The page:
11. How many new departments will be required to form Faculty/College of mass communication?
This question has already been answered but for the sake of emphasis I will repeat the response here. There is no rigid number for all universities. Individual universities could have specific arrangements on how to create new faculties for the new communication programmes. It is expected that once a department of mass communication splits into the seven new programmes, it automatically becomes a faculty of communication and media studies. However, not all schools have the competence to commence with all seven programmes running as separate departments. Some can start with two, some others with three or more of the new programmes. In some universities, once you’re able to start with three or more departments you can have a faculty of communication and media studies but if you start with less than three you will have to exist under another faculty. Some other universities are not that rigid. They could allow your mass communication department to have just two of the new programmes and be allowed to transform into faculty or school of communication. So the number is not the emphasis in most schools but the desire to split mass communication into new programmes. To encourage the departments to run the new programmes a university might not restrict the number of departments. You can actually have only two departments running three or four programmes and issuing degrees in those programmes. Please let’s not act as if this unbundling of Mass Communication as a single degree is totally new in Nigeria. Some universities already had that system in place before the NUC announcement. Bayero University Kano and Lagos State University have been operating School of Communication for some years now, and they are better for it.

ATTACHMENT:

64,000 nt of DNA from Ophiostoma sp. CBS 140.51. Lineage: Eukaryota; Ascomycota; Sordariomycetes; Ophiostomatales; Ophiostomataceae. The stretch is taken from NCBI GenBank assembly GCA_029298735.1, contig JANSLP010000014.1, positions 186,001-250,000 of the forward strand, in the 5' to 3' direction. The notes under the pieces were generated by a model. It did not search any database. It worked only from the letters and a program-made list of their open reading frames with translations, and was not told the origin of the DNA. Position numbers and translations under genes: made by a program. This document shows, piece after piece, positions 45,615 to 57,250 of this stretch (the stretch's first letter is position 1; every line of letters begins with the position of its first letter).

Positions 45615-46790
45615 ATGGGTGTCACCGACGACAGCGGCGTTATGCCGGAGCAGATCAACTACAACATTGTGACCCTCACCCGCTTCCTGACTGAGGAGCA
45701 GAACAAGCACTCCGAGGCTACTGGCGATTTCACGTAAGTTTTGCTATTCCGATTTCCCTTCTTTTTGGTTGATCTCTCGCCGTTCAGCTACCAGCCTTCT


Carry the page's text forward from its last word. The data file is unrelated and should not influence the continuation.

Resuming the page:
12. What happens to departments that do not have the capacity and competence to begin the new programmes?
The NUC has said that they will retain the name ‘Mass Communication’ for universities that have not developed the competence to run the new programmes. Here’s what the Executive Secretary of NUC, Prof. Abubakar Rasheed, said to newsmen while announcing the unbundling of Mass Communication; “We have almost concluded the unbundling of Mass Communication. At the end of first quarter (of 2020), Mass Communication will not be existing as a stand-alone degree programme because it is too wide…. This is in line with trends all over the world. We will retain the Mass Communication for those universities that have not yet developed the full competencies in the areas.”
So it is not game over for departments that do not have resources to run new departments. But as I pointed out earlier, such departments can still retain the name “Mass Communication” but establish new programmes within the department. There is no institution where the lecturers do not have competence in at least two of the seven new programmes. The new programmes are not strange to Mass Communication education in Nigeria. They’ve always been there and the lecturers have been teaching them. The new development is all about specialization. If your department does not have competence in all the seven areas you can begin with the most common areas of competence based on the material and human resources available to you. What NUC is saying which communication scholars are okay with is that mass communication is too broad as a stand-alone course to meet the skill and professional needs in modern times.
13. What happens to existing mass communication departments that do not have the capacity and competence to begin up to three new programmes to form a faculty?
If your school requires that you MUST have up to three departments to form a faculty and you don’t have the capacity to split into three departments you can actually arrange to have a joint faculty with another discipline. After all, we still have Faculty of Arts and Social Sciences, and such other combinations today. No excuse is enough to run away from this wonderful development which means well for mass communication discipline in Nigeria.
14. How would the seven new departments get lecturers since the current lecturers have degrees in Mass Communication and not the new specialized areas?
The current lecturers have areas of specialization, despite their degree in mass communication. They are the ones to teach in the new programmes. Lecturers will identify their areas of interest and competence and be transferred to teach in the new programmes that reflect those areas. The lecturers who should be worried are those who do not have a clear-cut area of specialization and were never focused on the career part to follow. This is an opportunity for them to get back to the trenches and re-focus their lecturing career.
15. Can students currently studying mass communication decide to switch to any of the new programmes?